“We train ourselves all through our life to waste energy following our inner narratives. We are often unconsciously driven by our fears, worries, and fantasies. Enter the space of awareness of the present moment with no emotional filters, no regrets nor hopes, no daydreaming and no nightmares” – Natasa Pantovic
Growing up in Mumbai, I thought life worked like this:
- Listen to your parents and get good grades (excel academically) in school
- Once you have finished school, get into a good college (university)
- Once you have finished college, do your MBA
- Get a good job and climb the corporate ladder, anything less than becoming a CEO is an abject failure
- Accumulate as much wealth as quickly as possible so that you can be happy and have a great life
So, I set myself on the path to achieve all the above things. I got good grades in school, went to one of the best colleges in Mumbai, moved to Melbourne and completed by MBA and CPA. Along the way I got married, started a family, and bought a house. My career started progressing and life got busier. I was working 65-70-hour weeks and all our free time was dedicated to driving the kids from one activity to another. Every now and then I would stop and say to myself, “How good is this, life is amazing!” Being busy and doing more and more things became a badge of honour. Little did I know that my life was about to turn in an unplanned direction.
Nine years ago, I got my first senior role reporting to a Managing Director. Working with my new boss was an amazing experience and he taught me many things that I continue to apply today in my life. However, 10 months into that role, I experienced my first doubt towards my ambition to become a CEO. I started questioning whether I really had the desire or mental fortitude to lead a company. But I pushed these thoughts aside and continued to live my apparently successful busy life.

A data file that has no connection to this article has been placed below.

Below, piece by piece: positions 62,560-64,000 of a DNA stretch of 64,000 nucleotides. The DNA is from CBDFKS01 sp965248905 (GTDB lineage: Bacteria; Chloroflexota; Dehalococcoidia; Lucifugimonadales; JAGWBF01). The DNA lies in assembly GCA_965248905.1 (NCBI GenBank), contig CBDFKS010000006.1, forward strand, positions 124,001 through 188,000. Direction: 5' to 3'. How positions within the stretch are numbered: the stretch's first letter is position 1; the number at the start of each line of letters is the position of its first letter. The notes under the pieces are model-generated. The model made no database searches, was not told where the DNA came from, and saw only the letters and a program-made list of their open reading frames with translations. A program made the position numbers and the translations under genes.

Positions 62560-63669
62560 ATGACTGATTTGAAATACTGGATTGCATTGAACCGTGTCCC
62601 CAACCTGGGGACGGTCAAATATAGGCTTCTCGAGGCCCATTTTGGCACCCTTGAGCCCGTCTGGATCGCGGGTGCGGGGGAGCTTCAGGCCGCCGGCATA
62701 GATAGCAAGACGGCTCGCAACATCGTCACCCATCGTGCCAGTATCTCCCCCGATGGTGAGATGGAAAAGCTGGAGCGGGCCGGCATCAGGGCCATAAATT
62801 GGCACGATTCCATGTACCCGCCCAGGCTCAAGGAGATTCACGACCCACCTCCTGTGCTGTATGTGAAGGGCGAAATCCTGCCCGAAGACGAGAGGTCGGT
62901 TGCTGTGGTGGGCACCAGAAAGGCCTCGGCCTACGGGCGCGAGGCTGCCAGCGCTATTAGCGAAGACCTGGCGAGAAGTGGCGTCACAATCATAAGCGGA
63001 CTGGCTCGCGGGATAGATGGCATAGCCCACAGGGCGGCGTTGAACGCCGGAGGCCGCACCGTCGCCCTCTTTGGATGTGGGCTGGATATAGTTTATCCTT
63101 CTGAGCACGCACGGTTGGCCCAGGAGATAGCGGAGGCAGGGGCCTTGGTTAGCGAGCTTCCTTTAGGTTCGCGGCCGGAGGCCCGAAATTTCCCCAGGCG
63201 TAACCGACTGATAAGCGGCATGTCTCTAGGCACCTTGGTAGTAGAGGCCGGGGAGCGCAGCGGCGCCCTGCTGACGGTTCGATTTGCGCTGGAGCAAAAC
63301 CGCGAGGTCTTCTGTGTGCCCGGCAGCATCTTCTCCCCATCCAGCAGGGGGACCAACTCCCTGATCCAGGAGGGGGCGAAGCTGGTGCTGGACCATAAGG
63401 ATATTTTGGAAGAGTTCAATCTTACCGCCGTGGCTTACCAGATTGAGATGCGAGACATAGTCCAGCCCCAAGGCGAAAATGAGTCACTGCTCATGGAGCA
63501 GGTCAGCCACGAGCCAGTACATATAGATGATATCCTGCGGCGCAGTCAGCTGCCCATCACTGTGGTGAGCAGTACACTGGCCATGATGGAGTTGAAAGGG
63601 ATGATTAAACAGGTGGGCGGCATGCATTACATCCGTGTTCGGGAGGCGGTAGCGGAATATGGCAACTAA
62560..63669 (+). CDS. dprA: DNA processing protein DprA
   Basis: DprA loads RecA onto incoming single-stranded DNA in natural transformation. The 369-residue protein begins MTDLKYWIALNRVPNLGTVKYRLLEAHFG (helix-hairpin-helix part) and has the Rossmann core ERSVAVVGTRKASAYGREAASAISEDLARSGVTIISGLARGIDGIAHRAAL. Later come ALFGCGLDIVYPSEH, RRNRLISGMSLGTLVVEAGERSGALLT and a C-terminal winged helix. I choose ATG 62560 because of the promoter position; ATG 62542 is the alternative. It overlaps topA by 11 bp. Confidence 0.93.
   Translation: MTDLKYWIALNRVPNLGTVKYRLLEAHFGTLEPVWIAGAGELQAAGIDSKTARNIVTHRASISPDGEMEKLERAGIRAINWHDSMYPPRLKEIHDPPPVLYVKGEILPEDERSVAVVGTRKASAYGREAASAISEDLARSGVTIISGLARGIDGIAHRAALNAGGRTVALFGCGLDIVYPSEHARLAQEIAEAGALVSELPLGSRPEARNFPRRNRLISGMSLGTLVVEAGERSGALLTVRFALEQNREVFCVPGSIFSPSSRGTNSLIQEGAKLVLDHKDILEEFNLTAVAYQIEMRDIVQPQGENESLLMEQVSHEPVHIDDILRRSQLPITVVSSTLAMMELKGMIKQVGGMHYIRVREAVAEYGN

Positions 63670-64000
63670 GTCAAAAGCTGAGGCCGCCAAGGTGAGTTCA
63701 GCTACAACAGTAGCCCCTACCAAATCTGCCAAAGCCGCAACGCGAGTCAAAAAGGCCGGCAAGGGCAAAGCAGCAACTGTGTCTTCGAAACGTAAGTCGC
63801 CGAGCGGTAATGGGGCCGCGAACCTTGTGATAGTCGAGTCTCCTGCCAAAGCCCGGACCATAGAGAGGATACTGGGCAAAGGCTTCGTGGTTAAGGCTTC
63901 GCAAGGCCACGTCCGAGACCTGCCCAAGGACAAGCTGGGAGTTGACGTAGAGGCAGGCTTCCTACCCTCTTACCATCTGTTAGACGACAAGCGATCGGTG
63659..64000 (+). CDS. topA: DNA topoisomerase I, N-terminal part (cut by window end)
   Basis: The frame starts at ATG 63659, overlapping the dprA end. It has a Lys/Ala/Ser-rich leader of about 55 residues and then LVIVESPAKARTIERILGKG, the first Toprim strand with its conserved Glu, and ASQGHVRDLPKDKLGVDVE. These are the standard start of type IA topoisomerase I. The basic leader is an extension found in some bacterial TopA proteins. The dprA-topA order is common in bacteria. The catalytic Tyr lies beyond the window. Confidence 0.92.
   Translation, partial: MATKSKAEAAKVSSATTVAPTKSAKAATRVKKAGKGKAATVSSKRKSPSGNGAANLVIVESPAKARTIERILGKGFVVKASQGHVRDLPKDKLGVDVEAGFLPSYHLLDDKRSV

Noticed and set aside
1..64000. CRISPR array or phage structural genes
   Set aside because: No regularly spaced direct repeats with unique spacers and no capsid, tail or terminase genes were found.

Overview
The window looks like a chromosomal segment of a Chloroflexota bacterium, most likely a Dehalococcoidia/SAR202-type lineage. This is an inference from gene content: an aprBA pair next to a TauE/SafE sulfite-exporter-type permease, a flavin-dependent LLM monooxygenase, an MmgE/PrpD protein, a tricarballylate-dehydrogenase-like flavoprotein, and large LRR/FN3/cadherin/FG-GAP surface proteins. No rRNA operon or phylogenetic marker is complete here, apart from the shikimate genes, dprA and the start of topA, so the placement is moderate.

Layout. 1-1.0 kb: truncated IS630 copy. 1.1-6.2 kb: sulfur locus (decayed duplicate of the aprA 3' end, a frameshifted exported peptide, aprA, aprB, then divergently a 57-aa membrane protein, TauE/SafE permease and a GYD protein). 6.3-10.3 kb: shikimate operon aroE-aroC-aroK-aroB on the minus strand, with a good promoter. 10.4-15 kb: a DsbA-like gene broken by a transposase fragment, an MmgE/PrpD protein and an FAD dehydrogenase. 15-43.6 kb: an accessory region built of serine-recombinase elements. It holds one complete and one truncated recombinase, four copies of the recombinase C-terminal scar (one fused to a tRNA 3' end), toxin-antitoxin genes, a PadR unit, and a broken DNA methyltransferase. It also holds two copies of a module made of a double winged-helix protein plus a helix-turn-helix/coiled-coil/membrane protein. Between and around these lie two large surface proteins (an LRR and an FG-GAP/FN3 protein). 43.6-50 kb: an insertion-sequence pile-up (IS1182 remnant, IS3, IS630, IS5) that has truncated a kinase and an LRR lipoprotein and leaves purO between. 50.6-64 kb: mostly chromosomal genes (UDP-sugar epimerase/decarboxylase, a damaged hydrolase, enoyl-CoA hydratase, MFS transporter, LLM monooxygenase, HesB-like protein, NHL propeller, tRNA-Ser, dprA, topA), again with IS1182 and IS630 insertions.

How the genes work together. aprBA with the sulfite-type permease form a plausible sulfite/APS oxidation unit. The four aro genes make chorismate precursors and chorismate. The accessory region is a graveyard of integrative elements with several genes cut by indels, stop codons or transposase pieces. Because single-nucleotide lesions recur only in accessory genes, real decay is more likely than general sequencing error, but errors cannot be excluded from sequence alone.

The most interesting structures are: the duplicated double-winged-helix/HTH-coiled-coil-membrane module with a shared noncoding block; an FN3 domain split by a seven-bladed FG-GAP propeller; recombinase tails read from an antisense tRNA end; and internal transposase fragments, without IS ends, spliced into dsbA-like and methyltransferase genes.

Two years hence we met our financial planner to plan our retirement and align our superannuation and insurance. He asked me what my goals in life were. When I told him about my plan to become a CEO he said, “Ryan, that is an excellent career goal but I need to understand what your main goals in life are as a couple so that we can plan for your future financial security”. We came home that night and over the next few days put our life goals on paper. After looking at the goals written down on paper, I experienced my second doubt towards my grand career plan. My main thought was I do not need to be a CEO or accumulate extreme wealth to achieve these goals.
Fast forward two years later. 3rd July 2015, I switched on my radio in the morning to commence my commute and tuned into SEN (radio station) to listen to the latest footy updates. The breaking news that morning was about the death of Phil Walsh, who was the coach of the Adelaide Football Club. He was stabbed in his own home. For reasons I cannot explain, the fragility of life really hit me that day. I could not concentrate on my work that day and have never hugged my family as hard as I did when I got home that night.